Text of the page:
Pres. Philip E. Austin
Highly ranked again in the recent U.S. News ratings, the University is preparing this year for institutional reaccreditation, as well as external evaluation
of our research and athletic operations.
And, to the new faculty and staff members joining us this fall, welcome to UConn.
I have had the opportunity to meet many of you over the past several days, and I know we made the right choice in asking you to join us. I'm confident that you'll soon know you made the right choice
This past Friday I delivered a similar welcome to approximately 3,200 freshmen and 700 transfer students starting out at Storrs.
The new class continues the trend that's now of several years' duration: the students are academically stronger, more diverse, more ambitious, and even more eager to be here than their predecessors.
An article on page 1 of this week's Advance reports some of the quantitative measures. As for the qualitative aspects - creativity, enthusiasm, sense of engagement in the University and the world outside - we can judge those for ourselves. I'm sure we will continue to like what we see.
This semester our 125th year commemoration comes to a close. It has been good to reflect on an inspiring heritage; like every large, vital organization, UConn stands to benefit from periodic introspection.
As we approach our 126th anniversary on April 21, 2007, we can say with a high degree of confidence that the University continues to build on a solid foundation and to move in the right direction.
In the coming year, a major focus will be on external assessment. We got a taste of that this past week, as U.S. News & World Report came out with its annual ratings and UConn moved up a slot, to number 27 among public universities.
Others in that neighborhood include Rutgers, the
University of Georgia, Purdue,
the University of Delaware, the University of Minnesota, and Michigan State - good company
to be in.
It's customary to say that we don't take these ratings too seriously, but the fact is that prospective students and their parents do look at them very closely, and it's good to be rated by this one source among the nation's top publics and, indisputably, the top public
in New England.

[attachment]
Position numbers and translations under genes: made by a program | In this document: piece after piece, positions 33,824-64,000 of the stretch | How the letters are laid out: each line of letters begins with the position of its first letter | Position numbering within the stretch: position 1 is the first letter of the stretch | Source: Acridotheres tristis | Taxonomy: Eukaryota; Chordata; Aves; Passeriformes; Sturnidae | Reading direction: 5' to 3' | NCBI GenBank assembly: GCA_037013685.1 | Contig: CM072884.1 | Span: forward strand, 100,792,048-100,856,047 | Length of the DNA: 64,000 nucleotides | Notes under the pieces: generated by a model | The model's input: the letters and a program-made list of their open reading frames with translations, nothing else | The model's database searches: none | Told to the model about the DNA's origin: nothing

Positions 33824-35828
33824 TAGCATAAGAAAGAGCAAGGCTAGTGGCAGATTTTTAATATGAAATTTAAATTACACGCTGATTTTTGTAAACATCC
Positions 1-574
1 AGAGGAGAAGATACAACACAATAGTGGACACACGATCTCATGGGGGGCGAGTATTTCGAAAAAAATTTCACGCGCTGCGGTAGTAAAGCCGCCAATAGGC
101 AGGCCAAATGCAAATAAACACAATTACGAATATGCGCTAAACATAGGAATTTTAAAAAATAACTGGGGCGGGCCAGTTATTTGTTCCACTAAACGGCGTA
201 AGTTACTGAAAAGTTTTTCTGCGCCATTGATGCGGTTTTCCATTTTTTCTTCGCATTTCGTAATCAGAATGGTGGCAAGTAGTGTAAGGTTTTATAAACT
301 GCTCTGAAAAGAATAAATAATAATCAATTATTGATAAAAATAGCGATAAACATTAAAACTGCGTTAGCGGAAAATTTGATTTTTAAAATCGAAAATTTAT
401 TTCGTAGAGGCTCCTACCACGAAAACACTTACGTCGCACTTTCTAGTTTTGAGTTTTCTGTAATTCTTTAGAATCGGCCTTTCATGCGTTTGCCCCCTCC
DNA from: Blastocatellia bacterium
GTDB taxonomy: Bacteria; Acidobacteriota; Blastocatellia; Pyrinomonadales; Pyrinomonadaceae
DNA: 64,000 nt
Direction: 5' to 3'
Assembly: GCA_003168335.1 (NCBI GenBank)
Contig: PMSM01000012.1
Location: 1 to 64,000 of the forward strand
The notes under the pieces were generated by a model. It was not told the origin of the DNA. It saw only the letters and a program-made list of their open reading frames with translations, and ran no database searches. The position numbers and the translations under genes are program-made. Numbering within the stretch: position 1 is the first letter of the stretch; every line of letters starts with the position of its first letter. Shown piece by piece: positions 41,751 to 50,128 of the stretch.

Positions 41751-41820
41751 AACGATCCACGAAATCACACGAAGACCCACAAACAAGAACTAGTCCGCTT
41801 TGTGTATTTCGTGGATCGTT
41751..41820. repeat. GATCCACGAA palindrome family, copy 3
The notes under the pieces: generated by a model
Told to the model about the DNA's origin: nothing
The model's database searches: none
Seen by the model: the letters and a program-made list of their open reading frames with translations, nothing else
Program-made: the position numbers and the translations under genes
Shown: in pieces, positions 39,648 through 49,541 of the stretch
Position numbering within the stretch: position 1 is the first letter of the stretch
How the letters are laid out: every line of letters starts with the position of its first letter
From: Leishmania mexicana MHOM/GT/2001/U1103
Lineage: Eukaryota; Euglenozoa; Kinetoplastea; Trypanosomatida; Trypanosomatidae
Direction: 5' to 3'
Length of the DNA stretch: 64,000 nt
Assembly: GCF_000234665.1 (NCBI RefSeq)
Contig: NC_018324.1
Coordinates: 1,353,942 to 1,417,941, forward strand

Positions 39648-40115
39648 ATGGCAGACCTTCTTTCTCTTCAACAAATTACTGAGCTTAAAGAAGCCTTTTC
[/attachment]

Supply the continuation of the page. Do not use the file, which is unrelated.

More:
More significant evaluations will come later in the year. Several dozen faculty and staff have been hard at work since last fall preparing the self-study for our 10-year review by the New England Association of Schools and Colleges (NEASC), UConn's regional accrediting body.
The self-study will be followed in January 2007 by the visit of an external team, to be led by Chancellor Mark Nordenberg of the University of Pittsburgh, and later in the year by a determination of our accreditation status by the NEASC Commission on Institutions of Higher Education.
This year we are also beginning formal preparation for the National Research Council's assessment of graduate programs in the sciences, humanities, and engineering, leading to formal review next year.
And, as always, individual programs go through their own accreditation process, several of which are ongoing in any given year.
UConn's policy is that every program subject to this credential must attain and retain it, and this goal has been met.
Other activities are evaluated externally as well. UConn's athletic program will undergo an NCAA assessment this year and, as was the case when we went through the NCAA accreditation in 1997, many faculty and staff will be asked to assist in that effort.
The process of external review and reaccreditation is labor-intensive. But it is also invaluable to institutions, including UConn, who use it as an opportunity to focus on strengths that need to be maintained and challenges that need to be met. It is also healthy for higher education as a whole, since it blends institutional self-governance with external accountability.
It has served the nation's colleges and universities well.
I mention this not just because the evaluations will be important to us this year but because there have been recent calls to alter the higher education assessment process drastically.
A draft report issued by the U.S. Department of Education's Commission on the Future of Higher Education calls for "a transformation of accreditation," and suggests standardized testing of college students, analogous to the testing of K-12 students mandated by the "No Child Left Behind" program adopted early in the Bush Administration.
While the current system may be open to improvement, I hope policy-makers think long and hard before making fundamental changes in a process that has worked effectively.
There are also, however, some useful recommendations in the Commission's draft, including expansion of financial aid, simplification of the financial aid application process, and revitalization of the Fund for the Improvement of Postsecondary Education, a federal initiative designed to encourage innovation at the postsecondary level.
As members of the nation's higher education community, we should be actively engaged in these debates in the months to come.
Closer to home, we will all be involved not just in the assessment of our institution, but in our ongoing effort to meet the aspirations of our students and our state.
If the record of the recent past is any guide, we should continue to make great strides.
I look forward to an exciting, rewarding academic year.